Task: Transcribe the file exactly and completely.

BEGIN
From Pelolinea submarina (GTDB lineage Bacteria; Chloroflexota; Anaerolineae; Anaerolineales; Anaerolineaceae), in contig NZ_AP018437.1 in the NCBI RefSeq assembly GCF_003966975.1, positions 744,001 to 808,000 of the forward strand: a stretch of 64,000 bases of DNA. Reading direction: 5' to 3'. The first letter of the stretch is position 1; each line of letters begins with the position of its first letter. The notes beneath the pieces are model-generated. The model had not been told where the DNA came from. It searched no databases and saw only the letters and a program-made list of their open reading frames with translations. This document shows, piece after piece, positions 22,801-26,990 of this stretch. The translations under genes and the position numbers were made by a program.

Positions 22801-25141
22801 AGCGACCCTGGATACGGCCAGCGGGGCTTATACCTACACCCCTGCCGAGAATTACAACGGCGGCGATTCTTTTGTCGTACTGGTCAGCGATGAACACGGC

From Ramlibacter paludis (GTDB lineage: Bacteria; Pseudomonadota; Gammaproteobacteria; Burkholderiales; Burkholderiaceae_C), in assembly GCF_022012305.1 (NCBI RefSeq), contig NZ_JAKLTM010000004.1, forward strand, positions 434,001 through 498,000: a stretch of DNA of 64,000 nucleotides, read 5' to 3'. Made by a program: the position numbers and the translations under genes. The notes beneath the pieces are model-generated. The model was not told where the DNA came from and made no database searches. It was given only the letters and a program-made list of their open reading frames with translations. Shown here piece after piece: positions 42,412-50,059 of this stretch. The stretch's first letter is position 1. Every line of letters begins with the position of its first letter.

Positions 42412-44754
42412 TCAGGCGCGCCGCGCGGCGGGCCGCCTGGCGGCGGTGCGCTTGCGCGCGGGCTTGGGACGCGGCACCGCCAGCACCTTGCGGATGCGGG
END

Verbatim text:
From Pelolinea submarina (GTDB lineage Bacteria; Chloroflexota; Anaerolineae; Anaerolineales; Anaerolineaceae), in contig NZ_AP018437.1 in the NCBI RefSeq assembly GCF_003966975.1, positions 744,001 to 808,000 of the forward strand: a stretch of 64,000 bases of DNA. Reading direction: 5' to 3'. The first letter of the stretch is position 1; each line of letters begins with the position of its first letter. The notes beneath the pieces are model-generated. The model had not been told where the DNA came from. It searched no databases and saw only the letters and a program-made list of their open reading frames with translations. This document shows, piece after piece, positions 22,801-26,990 of this stretch. The translations under genes and the position numbers were made by a program.

Positions 22801-25141
22801 AGCGACCCTGGATACGGCCAGCGGGGCTTATACCTACACCCCTGCCGAGAATTACAACGGCGGCGATTCTTTTGTCGTACTGGTCAGCGATGAACACGGC

From Ramlibacter paludis (GTDB lineage: Bacteria; Pseudomonadota; Gammaproteobacteria; Burkholderiales; Burkholderiaceae_C), in assembly GCF_022012305.1 (NCBI RefSeq), contig NZ_JAKLTM010000004.1, forward strand, positions 434,001 through 498,000: a stretch of DNA of 64,000 nucleotides, read 5' to 3'. Made by a program: the position numbers and the translations under genes. The notes beneath the pieces are model-generated. The model was not told where the DNA came from and made no database searches. It was given only the letters and a program-made list of their open reading frames with translations. Shown here piece after piece: positions 42,412-50,059 of this stretch. The stretch's first letter is position 1. Every line of letters begins with the position of its first letter.

Positions 42412-44754
42412 TCAGGCGCGCCGCGCGGCGGGCCGCCTGGCGGCGGTGCGCTTGCGCGCGGGCTTGGGACGCGGCACCGCCAGCACCTTGCGGATGCGGG